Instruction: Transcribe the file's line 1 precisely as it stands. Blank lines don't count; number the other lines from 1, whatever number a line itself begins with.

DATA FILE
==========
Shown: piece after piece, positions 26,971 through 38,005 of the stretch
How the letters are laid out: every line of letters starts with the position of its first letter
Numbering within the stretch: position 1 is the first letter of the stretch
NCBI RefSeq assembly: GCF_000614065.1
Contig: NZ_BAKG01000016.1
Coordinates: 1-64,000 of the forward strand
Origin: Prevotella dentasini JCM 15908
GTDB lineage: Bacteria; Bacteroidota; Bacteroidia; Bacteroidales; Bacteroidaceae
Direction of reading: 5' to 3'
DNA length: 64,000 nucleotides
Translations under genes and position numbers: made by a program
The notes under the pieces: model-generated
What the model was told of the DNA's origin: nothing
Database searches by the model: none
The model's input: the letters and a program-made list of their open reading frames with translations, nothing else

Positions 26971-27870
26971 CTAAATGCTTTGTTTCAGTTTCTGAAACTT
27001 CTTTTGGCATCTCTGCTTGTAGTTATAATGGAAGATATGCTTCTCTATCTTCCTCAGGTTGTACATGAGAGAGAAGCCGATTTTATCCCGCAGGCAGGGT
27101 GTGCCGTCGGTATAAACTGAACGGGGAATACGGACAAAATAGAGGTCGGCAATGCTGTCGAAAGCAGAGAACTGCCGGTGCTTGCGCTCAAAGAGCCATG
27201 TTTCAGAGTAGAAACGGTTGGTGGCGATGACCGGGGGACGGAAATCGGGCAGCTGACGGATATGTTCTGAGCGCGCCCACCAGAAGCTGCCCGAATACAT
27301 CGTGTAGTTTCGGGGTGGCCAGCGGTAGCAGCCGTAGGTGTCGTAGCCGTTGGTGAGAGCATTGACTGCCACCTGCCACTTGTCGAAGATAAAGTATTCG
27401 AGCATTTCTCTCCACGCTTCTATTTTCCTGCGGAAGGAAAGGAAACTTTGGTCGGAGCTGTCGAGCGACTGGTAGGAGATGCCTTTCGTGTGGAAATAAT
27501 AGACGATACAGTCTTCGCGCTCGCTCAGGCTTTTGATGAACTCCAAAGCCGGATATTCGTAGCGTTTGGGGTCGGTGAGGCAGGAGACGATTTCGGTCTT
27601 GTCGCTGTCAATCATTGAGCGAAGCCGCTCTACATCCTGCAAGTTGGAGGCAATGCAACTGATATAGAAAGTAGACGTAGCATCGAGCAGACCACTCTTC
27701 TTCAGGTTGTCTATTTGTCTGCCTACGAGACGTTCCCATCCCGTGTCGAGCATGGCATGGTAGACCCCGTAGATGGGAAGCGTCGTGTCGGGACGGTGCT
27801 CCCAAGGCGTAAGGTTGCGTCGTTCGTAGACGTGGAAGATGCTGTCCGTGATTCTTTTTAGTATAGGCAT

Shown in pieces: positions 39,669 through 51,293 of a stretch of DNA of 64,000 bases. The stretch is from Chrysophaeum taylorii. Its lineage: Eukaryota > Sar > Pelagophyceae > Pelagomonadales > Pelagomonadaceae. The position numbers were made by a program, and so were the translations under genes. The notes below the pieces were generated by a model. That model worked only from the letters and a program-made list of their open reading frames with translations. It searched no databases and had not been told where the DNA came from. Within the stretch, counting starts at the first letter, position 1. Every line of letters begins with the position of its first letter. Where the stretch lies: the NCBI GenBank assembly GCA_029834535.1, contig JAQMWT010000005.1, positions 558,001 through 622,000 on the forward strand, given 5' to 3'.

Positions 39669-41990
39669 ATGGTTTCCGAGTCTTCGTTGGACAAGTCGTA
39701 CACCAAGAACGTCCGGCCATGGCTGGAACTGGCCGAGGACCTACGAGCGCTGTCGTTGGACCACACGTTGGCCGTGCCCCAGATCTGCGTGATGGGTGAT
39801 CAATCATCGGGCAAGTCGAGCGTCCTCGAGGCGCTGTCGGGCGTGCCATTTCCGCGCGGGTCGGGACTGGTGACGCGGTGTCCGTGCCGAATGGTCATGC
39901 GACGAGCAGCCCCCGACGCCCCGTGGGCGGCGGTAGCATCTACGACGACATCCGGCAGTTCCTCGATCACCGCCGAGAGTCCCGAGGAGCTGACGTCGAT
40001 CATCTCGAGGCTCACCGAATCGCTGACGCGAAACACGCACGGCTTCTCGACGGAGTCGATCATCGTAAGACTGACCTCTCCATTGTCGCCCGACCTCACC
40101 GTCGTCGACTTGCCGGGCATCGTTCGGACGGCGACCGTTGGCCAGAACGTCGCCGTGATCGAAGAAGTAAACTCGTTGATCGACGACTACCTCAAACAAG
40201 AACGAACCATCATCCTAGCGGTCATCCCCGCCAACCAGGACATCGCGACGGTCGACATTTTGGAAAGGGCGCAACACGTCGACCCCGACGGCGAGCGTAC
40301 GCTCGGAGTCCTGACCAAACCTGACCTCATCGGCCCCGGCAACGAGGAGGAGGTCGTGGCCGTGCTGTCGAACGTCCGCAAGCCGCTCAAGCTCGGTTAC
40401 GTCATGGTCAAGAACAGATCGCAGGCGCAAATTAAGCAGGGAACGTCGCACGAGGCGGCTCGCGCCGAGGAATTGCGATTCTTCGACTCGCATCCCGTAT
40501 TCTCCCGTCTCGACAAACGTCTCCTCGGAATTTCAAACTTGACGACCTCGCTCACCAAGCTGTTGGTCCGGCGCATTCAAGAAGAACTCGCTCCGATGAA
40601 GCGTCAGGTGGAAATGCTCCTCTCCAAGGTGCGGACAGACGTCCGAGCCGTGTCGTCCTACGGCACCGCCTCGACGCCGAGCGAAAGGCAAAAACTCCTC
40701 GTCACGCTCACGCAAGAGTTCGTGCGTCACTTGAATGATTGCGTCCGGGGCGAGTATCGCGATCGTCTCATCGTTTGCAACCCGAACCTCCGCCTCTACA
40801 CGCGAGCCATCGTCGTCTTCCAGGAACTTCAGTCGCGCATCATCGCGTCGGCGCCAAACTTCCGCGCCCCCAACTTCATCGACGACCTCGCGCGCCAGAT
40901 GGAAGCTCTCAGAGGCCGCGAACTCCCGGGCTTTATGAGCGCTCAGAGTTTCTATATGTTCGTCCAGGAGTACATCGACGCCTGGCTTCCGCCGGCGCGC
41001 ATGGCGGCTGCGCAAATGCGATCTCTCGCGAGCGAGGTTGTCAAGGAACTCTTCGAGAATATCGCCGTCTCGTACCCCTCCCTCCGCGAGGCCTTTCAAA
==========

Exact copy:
Shown: piece after piece, positions 26,971 through 38,005 of the stretch